For the thousands of experts who study the climate, 2011 was something of a rebuilding year - a chance to regroup from the turbulence caused by the so-called “climategate” emails scandal. After multiple investigations cleared climate scientists of the most serious allegations of wrongdoing, more emails between a few top climate researchers were released, again purporting to show climate scientists doctoring scientific evidence and conspiring to keep out dissenting voices from peer-reviewed journals. This time, however, the damage to climate science’s street cred was minimal, as the media and the scientific community quickly found the emails to lack much evidence of anything scientifically significant. The unauthorized release of the new batch of emails may have jump-started what seemed to be a dormant investigation into who obtained the emails and posted them on several websites, with actions by law enforcement agencies in the U.S. and Britain.
4. Congress Nixes National Climate Service
The 2010 midterm elections brought into power a surge of House lawmakers who either strongly questioned or flat out denied the existence of manmade climate change. As a result, the gap between climate scientists and politicians became wide enough to swallow what were once thought of as common sense, bipartisan ideas - such as creating a National Climate Service within the National Oceanic and Atmospheric Administration (NOAA) to complement the National Weather Service. Under the proposal, which was originally put forward by the Bush administration, the Climate Service would serve as a one-stop shop for climate info, from El Nino forecasts to projections of what the climate may be like 50 years from now.
The proposal called for realigning NOAA’s offices and functions to meet the increasing demand for climate information from farmers, businesses, investors and others who currently must navigate an alphabet soup of NOAA organizations to find the information they’re looking for, and to develop new climate analysis products and tools. NOAA requested no new money for the move, instead seeking congressional approval to restructure itself. House Republicans blocked the move, and even sought to investigate whether NOAA was moving forward with the plan against its wishes. The death of the Climate Service proposal was presaged by a vote last spring that put House members on record about whether they agree with the scientific evidence showing that the globe is warming, likely due in part to human activities.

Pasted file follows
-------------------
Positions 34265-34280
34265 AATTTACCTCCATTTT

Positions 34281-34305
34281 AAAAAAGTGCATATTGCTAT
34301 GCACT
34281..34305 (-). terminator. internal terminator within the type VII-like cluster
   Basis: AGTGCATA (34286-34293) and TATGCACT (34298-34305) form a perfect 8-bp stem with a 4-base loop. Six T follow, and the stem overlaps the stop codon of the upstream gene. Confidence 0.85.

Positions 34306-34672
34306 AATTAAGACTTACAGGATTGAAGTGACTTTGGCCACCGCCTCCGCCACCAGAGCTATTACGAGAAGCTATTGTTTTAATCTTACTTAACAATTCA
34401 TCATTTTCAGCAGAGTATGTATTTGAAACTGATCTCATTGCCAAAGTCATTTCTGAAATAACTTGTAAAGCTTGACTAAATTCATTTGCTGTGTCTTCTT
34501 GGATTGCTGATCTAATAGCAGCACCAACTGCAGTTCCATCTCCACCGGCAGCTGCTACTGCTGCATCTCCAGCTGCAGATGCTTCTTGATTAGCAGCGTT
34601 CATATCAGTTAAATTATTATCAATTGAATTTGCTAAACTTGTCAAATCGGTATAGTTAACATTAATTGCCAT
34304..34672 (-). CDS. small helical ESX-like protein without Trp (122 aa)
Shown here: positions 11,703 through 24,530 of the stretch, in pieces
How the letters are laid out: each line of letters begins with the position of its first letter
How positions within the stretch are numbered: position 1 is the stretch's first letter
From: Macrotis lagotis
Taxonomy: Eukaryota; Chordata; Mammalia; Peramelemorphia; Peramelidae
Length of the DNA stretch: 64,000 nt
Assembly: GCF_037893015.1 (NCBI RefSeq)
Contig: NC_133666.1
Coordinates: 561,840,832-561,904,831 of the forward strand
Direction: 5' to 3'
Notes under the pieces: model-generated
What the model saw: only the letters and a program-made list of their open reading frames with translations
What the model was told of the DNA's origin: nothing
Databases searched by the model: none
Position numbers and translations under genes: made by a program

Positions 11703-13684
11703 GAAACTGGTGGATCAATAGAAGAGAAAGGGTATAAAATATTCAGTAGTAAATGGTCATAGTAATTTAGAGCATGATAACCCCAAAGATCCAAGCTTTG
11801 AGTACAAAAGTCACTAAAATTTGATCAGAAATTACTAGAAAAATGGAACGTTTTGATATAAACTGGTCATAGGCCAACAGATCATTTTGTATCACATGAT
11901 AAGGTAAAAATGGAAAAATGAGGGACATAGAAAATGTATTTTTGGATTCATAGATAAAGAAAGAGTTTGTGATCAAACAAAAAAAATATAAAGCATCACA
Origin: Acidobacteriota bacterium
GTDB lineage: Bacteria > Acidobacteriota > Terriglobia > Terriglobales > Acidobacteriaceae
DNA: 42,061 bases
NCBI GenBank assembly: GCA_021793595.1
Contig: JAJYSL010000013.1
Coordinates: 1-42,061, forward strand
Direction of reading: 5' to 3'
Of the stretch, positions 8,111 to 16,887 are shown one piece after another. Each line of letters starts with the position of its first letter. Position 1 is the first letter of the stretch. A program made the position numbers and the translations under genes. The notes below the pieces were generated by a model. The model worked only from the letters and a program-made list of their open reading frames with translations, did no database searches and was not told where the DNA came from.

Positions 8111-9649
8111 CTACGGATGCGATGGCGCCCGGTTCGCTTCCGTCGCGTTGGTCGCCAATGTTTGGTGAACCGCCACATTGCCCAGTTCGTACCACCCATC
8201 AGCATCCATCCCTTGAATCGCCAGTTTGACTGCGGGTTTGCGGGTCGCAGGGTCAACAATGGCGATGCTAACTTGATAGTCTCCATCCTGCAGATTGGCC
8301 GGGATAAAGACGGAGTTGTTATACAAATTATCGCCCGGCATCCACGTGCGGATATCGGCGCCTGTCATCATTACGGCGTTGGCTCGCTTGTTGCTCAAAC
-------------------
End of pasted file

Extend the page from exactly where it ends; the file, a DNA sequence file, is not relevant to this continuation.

The amendment, which was offered to a bill aimed at halting proposed U.S. EPA greenhouse gas regulations, stated: “Congress accepts the scientific findings of the Environmental Protection Agency that climate changes is occurring, is caused largely by human activities, and poses significant risks for public health and welfare.”
The fact that it failed by a vote of 184 to 240 (three Democrats were among those who rejected the amendment; one Republican supported it) signals the depth of the problem that scientists, environmental policy advocates, environmentalists, and others face in pushing for climate change action at the federal level. A majority of one chamber of the Congress just does not agree with the conclusions of most publishing climate scientists. This is a remarkable turn of events, considering that the last Congress narrowly passed a sweeping greenhouse gas regulation bill, which died in the Senate.

Sunday, January 22, 2012

The world in 2011 was not quite as warm as it has been for most of the past decade, US government scientists said. The average global temperature was 14.4C, making 2011 the 11th hottest on record. That's 0.5C warmer than the 20th century average. In fact, it was hotter than every year last century except 1998. One reason 2011 was milder than recent years was the La Nina cooling of the central Pacific Ocean. La Ninas occur every few years and generally cause global temperatures to drop, but this was THE WARMEST LA NINA YEAR ON RECORD. And 2011 also was THE WARMEST YEAR ON RECORD for Spain and Norway, and the second warmest for the United Kingdom. In the United States, it was only .05C above normal, which made it the 23rd warmest on record. But 17 cities - including Houston, Miami, Trenton and Austin - had their WARMEST YEARS.